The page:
facebook twitter instagram linkedin google youtube vimeo tumblr yelp rss email podcast phone blog search brokercheck brokercheck Play Pause
%POST_TITLE% Thumbnail

Retirement Account Contribution Limits for 2020

As we head toward the end of the year, there are many year-end planning items to consider including reviewing that the maximum contribution is made to your retirement accounts. While focusing on all your year-end tasks, you will not want to forget about an important planning item for the beginning of 2020; resetting contribution rates for the new year.

The IRS announced cost of living adjustments last week for retirement plan contributions. The good news is that you will be able to save more for retirement! Contribution limits are increasing in 2020 for defined contribution plans, defined benefit plans, elective deferrals to 401k and 403b accounts, and SIMPLE IRAs. Another big change is the limit for catch-up contributions for those who are over age 50. The limit has been stagnant at $6,000 since 2015, but will increase to $6,500 in 2020. The one contribution limit that did not change is for IRAs and Roth IRAs, which remains at $6,000.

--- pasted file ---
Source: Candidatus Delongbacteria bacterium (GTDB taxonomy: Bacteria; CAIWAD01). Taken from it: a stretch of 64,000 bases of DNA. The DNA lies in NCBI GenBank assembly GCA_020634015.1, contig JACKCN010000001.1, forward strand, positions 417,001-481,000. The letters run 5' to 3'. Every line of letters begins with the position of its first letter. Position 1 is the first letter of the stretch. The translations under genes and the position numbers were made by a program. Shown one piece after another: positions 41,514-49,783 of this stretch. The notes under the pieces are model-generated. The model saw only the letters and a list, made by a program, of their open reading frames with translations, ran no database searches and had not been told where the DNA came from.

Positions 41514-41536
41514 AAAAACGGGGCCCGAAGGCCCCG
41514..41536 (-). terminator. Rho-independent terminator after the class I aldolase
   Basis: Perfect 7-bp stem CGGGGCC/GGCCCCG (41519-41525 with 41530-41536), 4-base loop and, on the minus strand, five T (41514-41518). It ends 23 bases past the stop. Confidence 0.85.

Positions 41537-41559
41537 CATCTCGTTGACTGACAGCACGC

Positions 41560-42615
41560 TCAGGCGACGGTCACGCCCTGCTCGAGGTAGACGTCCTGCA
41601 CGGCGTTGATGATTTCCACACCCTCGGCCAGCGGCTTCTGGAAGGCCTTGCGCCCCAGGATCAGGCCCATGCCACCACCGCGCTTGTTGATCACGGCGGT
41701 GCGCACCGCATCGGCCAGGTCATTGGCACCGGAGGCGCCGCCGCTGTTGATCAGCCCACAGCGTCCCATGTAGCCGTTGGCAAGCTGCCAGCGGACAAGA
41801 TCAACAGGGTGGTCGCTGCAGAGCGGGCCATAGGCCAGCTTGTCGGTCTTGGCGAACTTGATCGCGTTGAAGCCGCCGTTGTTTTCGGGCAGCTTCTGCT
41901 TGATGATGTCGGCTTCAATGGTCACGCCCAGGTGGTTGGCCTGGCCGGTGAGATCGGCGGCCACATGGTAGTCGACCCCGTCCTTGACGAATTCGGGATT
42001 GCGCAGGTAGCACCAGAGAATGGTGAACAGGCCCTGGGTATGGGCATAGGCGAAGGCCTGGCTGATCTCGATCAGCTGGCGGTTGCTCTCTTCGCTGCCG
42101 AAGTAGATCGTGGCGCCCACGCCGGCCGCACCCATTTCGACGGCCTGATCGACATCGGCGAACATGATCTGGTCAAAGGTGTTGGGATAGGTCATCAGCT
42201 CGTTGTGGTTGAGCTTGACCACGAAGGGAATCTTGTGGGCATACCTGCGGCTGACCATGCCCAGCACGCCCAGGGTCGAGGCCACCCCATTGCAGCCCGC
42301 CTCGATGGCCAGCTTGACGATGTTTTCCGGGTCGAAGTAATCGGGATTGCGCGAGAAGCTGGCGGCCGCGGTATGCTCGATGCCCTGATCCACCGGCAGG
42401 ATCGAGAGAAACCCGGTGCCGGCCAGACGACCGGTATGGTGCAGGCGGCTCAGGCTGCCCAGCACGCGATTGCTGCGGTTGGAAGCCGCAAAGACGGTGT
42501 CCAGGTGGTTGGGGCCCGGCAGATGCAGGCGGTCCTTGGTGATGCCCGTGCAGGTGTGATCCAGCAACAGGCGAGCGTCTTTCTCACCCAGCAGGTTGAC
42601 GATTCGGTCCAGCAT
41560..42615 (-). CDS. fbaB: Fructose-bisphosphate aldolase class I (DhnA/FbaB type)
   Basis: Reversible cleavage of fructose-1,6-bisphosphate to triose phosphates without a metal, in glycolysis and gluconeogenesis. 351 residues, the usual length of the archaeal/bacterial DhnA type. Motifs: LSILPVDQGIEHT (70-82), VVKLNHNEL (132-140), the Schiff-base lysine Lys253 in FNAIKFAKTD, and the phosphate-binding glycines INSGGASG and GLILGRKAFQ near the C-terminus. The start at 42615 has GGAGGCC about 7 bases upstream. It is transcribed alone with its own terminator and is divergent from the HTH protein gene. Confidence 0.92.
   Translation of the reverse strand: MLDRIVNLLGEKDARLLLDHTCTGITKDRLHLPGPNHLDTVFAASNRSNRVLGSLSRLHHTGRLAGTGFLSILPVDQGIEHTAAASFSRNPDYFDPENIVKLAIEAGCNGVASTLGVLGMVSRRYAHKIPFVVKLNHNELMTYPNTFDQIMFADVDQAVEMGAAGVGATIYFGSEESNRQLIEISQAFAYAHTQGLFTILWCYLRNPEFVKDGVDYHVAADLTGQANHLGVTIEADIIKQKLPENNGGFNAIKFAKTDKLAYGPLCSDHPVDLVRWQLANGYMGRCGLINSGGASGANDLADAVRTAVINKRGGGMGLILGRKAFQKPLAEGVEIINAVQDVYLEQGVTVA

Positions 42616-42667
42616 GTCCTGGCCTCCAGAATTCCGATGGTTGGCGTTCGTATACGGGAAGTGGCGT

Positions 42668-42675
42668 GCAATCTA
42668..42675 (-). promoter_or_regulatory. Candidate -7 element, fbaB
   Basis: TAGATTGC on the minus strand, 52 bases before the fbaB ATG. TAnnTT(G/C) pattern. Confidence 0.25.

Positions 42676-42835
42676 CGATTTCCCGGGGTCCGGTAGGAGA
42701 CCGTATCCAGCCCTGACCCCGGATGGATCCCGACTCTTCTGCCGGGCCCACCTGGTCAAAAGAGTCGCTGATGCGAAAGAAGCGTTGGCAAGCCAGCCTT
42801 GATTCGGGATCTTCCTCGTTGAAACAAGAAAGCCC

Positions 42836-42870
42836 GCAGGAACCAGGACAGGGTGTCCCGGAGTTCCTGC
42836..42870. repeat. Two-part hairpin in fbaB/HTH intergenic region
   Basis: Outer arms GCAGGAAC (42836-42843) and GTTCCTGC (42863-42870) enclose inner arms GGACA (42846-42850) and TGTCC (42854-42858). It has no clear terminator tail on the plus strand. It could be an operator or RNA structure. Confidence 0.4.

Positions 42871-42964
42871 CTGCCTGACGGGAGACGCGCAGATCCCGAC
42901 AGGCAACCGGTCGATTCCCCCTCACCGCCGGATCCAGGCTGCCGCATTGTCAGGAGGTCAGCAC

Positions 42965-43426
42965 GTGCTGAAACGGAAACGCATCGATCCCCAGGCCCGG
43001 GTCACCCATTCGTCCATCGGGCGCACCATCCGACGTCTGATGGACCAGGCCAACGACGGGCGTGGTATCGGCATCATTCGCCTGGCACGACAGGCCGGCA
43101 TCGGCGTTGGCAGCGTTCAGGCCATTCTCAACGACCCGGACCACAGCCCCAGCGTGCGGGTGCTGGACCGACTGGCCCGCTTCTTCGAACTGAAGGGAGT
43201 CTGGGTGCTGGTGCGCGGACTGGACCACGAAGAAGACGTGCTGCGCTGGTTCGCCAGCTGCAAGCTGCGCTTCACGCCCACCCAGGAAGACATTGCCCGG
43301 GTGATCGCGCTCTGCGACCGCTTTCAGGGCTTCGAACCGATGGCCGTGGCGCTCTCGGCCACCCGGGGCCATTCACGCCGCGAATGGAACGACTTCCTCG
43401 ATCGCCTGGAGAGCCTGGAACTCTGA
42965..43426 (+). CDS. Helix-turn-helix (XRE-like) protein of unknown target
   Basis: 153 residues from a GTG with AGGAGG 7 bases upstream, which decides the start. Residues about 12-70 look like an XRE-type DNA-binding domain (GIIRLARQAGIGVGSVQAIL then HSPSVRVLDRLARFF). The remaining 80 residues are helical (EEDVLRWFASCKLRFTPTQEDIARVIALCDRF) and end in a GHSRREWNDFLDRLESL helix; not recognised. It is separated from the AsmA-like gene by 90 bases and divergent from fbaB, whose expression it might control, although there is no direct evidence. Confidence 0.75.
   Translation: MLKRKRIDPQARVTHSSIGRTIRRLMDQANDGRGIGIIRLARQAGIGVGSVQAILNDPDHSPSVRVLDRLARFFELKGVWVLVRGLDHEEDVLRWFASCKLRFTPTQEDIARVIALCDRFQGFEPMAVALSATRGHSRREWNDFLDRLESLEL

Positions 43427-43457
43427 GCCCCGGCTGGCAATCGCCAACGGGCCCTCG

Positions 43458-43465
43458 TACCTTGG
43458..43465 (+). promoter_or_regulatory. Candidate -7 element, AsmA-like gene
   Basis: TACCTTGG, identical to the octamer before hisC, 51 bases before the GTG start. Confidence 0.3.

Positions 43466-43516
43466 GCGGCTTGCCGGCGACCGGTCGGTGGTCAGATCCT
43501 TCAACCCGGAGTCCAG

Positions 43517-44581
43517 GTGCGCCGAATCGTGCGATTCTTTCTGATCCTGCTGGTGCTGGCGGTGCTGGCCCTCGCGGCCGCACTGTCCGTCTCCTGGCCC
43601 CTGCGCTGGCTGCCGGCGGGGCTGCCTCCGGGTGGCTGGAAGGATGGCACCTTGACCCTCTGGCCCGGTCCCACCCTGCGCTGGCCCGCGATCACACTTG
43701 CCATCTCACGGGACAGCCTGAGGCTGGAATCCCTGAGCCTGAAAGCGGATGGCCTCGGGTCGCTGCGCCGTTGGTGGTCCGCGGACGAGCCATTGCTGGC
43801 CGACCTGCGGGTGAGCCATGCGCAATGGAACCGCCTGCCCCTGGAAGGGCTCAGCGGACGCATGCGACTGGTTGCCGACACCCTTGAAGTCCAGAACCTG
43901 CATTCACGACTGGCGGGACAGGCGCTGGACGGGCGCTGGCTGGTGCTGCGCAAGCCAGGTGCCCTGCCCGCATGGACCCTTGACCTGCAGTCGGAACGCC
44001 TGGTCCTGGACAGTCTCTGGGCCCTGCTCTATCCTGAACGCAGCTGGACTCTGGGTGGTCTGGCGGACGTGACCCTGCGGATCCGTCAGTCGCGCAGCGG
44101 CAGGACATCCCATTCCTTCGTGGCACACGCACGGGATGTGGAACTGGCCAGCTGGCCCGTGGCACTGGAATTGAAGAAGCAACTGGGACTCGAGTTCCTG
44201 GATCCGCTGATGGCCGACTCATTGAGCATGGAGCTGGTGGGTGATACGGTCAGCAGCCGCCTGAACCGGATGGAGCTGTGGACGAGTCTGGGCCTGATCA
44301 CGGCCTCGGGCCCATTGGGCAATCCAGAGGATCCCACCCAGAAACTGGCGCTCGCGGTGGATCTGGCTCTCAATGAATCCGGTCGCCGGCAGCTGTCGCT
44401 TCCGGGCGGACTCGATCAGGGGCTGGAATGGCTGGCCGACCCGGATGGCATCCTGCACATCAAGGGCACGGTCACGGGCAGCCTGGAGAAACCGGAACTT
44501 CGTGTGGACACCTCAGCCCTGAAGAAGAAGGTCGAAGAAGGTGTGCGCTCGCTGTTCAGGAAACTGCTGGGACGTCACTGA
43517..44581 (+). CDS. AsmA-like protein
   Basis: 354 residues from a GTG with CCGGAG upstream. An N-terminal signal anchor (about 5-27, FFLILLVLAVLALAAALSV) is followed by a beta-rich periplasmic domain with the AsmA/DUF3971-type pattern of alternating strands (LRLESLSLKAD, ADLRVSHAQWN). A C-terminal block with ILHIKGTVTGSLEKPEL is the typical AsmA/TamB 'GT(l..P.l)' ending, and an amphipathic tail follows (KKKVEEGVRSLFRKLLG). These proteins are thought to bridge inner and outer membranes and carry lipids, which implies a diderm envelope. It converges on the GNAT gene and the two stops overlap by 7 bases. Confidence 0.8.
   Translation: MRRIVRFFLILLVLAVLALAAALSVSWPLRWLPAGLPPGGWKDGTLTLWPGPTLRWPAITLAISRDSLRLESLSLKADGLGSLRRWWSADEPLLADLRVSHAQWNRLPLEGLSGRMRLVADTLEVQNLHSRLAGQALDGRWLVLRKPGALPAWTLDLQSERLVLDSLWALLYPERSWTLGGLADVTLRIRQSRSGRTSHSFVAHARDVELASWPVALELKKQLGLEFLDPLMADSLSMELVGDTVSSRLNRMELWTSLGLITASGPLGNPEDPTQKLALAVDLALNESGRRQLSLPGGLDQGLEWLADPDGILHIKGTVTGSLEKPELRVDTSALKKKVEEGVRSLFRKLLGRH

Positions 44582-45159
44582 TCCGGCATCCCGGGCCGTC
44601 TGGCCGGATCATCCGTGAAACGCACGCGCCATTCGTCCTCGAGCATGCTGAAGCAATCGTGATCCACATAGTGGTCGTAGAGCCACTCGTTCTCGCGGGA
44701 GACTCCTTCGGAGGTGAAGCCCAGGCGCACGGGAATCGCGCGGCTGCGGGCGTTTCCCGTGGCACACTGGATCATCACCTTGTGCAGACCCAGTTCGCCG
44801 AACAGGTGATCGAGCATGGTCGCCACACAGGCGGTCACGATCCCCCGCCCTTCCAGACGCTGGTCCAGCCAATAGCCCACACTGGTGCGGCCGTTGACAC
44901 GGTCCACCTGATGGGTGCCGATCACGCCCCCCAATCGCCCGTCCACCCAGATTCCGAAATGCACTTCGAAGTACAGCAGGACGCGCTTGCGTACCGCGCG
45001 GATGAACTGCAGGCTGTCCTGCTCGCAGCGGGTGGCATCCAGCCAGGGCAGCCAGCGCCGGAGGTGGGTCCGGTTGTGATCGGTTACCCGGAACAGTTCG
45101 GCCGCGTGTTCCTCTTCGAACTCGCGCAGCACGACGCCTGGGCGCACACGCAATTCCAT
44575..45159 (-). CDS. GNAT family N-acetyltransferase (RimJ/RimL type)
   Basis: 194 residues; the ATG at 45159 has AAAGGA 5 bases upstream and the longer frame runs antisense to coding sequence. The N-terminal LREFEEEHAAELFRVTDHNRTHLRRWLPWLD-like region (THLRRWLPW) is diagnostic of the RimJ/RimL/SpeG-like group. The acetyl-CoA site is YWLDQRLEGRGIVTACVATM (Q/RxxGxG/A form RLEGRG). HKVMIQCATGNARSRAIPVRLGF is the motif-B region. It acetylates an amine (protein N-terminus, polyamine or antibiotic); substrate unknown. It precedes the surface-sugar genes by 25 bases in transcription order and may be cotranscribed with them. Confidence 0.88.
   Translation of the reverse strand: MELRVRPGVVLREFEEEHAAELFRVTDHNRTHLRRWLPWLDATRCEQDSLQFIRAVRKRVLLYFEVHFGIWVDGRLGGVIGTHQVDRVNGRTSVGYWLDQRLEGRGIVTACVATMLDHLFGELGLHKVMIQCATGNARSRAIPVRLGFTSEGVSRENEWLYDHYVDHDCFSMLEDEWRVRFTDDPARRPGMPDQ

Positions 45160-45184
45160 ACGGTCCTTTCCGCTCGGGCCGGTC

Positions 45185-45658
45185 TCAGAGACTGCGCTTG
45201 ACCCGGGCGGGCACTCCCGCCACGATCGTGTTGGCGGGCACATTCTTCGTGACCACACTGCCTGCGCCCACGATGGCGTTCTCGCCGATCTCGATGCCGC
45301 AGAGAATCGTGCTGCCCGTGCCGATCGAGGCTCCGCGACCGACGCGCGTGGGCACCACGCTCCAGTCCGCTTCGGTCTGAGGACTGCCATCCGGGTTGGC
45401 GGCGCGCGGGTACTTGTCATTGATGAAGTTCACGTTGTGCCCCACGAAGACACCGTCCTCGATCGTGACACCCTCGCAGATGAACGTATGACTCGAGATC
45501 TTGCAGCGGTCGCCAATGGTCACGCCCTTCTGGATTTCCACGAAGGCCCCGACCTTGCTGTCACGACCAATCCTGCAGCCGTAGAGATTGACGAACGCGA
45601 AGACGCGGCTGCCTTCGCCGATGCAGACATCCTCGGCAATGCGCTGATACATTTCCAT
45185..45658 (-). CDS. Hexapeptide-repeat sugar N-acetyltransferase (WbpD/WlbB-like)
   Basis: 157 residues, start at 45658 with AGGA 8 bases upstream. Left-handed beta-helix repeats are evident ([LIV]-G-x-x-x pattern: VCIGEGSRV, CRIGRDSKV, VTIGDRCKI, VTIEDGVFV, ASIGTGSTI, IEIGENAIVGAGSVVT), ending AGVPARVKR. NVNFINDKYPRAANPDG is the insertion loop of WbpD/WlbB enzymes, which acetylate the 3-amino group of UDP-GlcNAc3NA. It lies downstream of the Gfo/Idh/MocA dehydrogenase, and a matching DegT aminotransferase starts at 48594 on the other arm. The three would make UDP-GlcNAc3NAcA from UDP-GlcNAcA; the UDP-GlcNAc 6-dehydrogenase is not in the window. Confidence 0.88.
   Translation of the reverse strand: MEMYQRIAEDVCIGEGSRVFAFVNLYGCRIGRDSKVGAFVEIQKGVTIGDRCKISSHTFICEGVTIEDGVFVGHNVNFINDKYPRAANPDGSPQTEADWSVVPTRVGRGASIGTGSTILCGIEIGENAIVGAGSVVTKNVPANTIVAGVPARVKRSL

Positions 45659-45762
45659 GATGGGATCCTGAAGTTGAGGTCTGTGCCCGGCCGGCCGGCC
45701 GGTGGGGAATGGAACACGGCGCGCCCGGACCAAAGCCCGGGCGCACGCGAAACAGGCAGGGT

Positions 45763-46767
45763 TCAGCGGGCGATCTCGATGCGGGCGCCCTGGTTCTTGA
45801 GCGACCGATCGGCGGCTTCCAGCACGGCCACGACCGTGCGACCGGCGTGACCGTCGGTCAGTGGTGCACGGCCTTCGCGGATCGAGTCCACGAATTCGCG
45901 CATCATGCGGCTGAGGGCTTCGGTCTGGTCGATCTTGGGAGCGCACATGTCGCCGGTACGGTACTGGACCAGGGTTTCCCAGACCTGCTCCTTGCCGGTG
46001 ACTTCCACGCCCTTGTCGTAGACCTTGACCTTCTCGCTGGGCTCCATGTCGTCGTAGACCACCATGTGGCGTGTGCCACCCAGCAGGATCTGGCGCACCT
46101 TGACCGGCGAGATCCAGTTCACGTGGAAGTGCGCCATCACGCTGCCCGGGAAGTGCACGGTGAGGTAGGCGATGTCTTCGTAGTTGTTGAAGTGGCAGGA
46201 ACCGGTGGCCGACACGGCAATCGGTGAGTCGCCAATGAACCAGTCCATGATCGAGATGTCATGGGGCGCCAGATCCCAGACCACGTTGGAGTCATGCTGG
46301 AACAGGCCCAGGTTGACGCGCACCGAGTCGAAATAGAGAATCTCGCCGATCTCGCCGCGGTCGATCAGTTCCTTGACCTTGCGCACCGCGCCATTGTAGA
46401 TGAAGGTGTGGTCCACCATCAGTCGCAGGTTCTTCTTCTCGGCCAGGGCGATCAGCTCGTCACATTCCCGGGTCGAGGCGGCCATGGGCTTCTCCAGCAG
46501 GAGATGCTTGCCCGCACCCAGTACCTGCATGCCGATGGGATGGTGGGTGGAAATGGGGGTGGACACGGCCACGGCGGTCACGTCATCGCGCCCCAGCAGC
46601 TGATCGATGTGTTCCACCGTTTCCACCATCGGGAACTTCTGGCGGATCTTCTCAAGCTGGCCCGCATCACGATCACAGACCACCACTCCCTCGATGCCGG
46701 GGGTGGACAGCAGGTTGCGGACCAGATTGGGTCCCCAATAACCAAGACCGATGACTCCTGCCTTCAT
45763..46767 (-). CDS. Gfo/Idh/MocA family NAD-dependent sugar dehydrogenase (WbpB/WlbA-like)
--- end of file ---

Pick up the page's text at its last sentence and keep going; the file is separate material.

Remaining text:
The amount you can contribute to your 401k or workplace retirement account through elective deferrals increased from $19,000 to $19,500. The total contribution amount for other defined contribution plans (SEP IRAs, Solo 401ks, and after-tax contributions to 401ks) increased from $56,000 to $57,000 for high earners and dedicated savers. SIMPLE IRA contributions limits increased to $13,500 from $13,000 in 2019.

In addition to the increased amounts, the income phaseout range increased for eligibility to make Roth IRA contributions. In 2019, the income phaseout range for Roth IRA contributions was $193,000-$203,000 of modified adjusted gross income (for those Married Filing Jointly), but now the range is $196,000-$206,000. Similarly, the income phaseout was increased for those making deductible IRA contributions.

Below is a chart that outlines all the changes announced by the IRS. Even If these limits seem unattainable, it is important to review your contribution rate every year to see if you can increase your savings. If your employer has a company match, make sure to contribute enough to take advantage of the free money. If you have any questions about the new contribution limits and how it affects you, please don’t hesitate to contact a CERTIFIED FINANCIAL PLANNER™ at Thrive Wealth Management.